Reduced soil erosion

It has been shown that properly intercropped plantations can reduce surface runoff and soil erosion due to the better raindrop interception capacity of the thicker canopy, thicker litter coverage and better soil structure.

However, it should be noted that not all intercropped plantations can reduce soil erosion. Soil erosion can occur in plantations on steeper slopes where soil tillage is required or downslope planting is practised. This is true even in those plantations with good intercropping combinations if no mulching or cover crop establishment is made in the early stage of the plantation establishment.

It is therefore emphasized here that only system that are properly intercropped can result in desirable ecological effects.

Social implications

Intercropping can produce more products and goods for the market and increase the income of growers. Plantations are sometimes in peril of natural calamities such as wind damage, drought stress etc. Intercropping can help to reduce the damage in terms of economic returns.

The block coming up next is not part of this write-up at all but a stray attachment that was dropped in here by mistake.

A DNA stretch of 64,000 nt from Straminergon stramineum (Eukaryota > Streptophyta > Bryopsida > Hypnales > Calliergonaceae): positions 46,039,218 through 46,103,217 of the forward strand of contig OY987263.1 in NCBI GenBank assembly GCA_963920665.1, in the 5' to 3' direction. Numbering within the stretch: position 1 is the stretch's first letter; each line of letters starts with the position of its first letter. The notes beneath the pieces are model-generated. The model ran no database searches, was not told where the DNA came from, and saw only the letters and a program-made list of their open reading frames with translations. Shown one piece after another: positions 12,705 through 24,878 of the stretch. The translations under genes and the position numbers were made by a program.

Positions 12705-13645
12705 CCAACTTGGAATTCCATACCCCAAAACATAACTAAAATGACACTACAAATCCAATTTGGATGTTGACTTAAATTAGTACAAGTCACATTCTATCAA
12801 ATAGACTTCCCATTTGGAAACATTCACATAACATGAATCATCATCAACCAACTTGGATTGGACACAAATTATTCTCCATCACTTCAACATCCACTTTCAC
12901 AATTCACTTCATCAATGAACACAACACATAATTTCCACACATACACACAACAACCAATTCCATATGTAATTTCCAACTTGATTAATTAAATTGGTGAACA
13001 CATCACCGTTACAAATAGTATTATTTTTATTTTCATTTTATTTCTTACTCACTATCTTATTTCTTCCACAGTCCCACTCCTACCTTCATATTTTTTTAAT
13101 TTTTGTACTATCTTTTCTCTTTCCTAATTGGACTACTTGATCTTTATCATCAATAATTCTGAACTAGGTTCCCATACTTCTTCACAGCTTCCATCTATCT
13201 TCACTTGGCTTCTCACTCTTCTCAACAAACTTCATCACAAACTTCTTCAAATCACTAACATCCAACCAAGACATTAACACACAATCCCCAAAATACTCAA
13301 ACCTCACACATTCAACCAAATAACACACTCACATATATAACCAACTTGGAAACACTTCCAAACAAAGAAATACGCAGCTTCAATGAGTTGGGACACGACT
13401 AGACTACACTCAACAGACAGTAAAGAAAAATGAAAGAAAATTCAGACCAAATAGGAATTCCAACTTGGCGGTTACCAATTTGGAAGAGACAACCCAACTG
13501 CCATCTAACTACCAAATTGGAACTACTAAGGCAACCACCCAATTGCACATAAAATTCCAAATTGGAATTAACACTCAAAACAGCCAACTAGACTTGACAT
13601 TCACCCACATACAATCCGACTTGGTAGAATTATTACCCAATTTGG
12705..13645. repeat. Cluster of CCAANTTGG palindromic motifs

More job opportunities are created. For example a field worker can take care of about 1.67-2.0 ha. in conventional immature rubber plantations, but in intercropped plantations each field worker can take care of only about 0.27-0.67 ha. thus increasing job opportunities by 3-6 times.

In mature monoculture rubber plantations, each field worker can be responsible for about 1.0 ha. on the conventional tapping system but each field worker can take care of only about 0.32 - 1.33 ha. in intercropped stands thus increasing job opportunities by 1-2 times.

Objectives of Mixed Cropping

The prime objectives of mixed cropping in plantations should be therefore,

* To utilize the inter-row space in plantations to generate an early income from the land during the unproductive period.

* To generate an income even during unfavourable weather conditions when harvesting may not be possible from the main crop and thereby to provide a steady stream of income for the grower.